Best Alternatives to Rubber Bands for Binding

There’s better options than rubber bands when you need to tie your shirts with control and precision. Rubber bands are great for doing things quickly but that’s about it. They don’t work well in a number of situations, for this you need a more appropriate material. Strings are the perfect solution to all these problems. They take more time to set up, but easily make up for it with the added control they provide.

Kite string is the most common alternative to rubber bands for tie-dye. This type of string is cheap and can be bought at most craft stores. Just about any kind of string can work, but kite string in particular is both cheap and strong. Another, more advanced option is to use waxed thread. Commonly sold under the name of artificial sinew, this material is a flat thread with a waxy surface. Sinew is a lot stronger than regular kite string and let’s you make tighter knots but is also more expensive.

How to Use Kite String

You can use just about any kind of string, kite string being the most common alternative to rubber bands. It’s made out of twisted nylon twine and you can find it at just about any craft store. You can get a roll of kite string that you then cut in to pieces. Generally, you want to use a single length of string that you loop around the shirt multiple times.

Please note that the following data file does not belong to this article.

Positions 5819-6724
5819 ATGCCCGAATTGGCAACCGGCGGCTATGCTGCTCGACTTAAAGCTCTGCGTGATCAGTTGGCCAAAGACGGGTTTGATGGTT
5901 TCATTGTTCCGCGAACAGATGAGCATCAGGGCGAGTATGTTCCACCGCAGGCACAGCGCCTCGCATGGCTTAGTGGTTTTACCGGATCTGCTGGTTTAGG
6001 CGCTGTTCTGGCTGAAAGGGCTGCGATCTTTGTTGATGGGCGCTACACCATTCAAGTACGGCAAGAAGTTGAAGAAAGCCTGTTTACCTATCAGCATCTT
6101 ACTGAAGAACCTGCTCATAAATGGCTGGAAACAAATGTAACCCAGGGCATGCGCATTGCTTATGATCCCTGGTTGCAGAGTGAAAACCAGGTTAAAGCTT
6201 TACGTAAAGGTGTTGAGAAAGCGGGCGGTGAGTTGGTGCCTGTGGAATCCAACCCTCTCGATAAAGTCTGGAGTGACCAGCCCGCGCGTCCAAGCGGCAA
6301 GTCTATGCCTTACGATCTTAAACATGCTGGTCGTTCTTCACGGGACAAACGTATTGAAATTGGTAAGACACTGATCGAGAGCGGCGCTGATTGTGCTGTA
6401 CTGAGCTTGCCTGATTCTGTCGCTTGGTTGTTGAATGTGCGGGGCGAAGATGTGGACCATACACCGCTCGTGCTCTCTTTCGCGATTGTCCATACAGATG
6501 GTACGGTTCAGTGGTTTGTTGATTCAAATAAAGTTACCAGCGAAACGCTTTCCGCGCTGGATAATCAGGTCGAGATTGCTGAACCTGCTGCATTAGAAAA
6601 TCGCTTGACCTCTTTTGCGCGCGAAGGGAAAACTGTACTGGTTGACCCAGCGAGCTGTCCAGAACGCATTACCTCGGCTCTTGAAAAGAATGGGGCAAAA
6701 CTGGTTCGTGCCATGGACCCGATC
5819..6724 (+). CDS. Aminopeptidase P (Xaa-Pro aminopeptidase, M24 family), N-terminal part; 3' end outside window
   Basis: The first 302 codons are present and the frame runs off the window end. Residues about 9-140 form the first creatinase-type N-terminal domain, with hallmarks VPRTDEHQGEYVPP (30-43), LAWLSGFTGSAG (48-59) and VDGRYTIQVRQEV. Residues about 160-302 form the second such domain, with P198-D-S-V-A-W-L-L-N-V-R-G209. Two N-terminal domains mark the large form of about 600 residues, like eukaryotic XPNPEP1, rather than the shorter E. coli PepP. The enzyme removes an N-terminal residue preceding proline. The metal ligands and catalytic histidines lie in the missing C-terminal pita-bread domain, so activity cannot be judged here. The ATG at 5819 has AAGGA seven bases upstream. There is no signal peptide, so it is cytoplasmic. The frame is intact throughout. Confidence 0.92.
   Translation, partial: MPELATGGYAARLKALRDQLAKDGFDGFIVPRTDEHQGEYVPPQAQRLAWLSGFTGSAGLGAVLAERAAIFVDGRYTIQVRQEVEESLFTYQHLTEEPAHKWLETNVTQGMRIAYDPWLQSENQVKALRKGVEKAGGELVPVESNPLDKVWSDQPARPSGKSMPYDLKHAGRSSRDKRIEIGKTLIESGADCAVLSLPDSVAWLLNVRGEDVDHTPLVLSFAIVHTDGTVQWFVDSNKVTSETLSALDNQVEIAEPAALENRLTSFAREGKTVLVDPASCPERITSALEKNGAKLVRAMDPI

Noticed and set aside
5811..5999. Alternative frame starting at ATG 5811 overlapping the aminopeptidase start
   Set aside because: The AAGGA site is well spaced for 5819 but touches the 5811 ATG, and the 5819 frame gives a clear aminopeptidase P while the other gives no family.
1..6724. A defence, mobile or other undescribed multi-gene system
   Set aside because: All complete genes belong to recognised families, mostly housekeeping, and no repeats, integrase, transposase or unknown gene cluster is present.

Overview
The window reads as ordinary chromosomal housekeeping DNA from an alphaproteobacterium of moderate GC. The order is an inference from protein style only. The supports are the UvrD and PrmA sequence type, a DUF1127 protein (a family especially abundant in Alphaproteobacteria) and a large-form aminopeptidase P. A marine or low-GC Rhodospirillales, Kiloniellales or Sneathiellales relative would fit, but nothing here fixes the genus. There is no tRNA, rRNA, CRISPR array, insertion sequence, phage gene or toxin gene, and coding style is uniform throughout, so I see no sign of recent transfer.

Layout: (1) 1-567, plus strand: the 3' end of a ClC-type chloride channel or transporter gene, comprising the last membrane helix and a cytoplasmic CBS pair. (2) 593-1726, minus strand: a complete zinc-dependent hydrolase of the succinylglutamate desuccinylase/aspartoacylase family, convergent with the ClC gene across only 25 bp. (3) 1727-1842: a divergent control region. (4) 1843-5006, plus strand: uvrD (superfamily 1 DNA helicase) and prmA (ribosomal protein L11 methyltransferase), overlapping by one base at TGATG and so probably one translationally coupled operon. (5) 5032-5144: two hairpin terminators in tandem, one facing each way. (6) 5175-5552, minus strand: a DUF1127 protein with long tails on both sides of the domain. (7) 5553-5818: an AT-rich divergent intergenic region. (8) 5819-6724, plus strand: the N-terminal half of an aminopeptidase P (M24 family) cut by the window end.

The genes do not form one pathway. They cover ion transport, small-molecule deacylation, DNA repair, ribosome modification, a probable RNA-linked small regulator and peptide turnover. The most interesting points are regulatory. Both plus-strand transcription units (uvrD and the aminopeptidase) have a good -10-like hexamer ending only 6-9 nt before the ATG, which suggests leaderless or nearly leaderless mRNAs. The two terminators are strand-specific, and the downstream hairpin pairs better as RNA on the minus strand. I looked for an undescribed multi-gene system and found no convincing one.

Once the shirt is neatly folded, start placing one end of your string over the top of the shirt. Start looping the string around the top and bottom of the shirt, sliding the string under the shirt when needed. You can tie a shirt any way you can imagine. The string let’s you control the shirt much more easily and let’s you tie much more challenging folds. It is definitely a valuable tool that simplifies the process of tying.

String is ideal to use as it’s let’s you put as much or as little force on the shirt as you need. You can decide to surround the folded shirt very gently or you can decide to tie it strongly. We recommend this product for intermediate tie-dyers and also for beginners who want to have the freedom of tying the shirt exactly how they want.

How to Use Artificial Sinew

Waxed thread is another step above kite string. Where the string finds its limits, sinew is still plenty capable. Waxed thread has the advantage of being able to handle much more force, letting you tie extremely tightly. The tighter the binding, the more it can prevent dye penetration.

Since it’s flat and waxy, sinew can be pulled more tightly around fabric. The main use of sinew is in designs where you want to leave stripes of undyed fabric. Sinew handles this beautifully by compressing the fibers and creating resistance. String is limited by the friction it experiences when each strand is sliding past each other. Sinew overcomes this problem with it’s waxy surface. While it’s more expensive than the other options, sinew is the ultimate in terms of capabilities.

Sinew is a bit harder to find than kite string, but you can still find it in some craft stores as well as on the internet. It also comes in a roll. You should definitely try to reuse your sinew as it can become costly. It’s coating is also waterproof, helping you repeal water where you want to leave the fabric white. Designs that often require sinew are the geode and the mandala.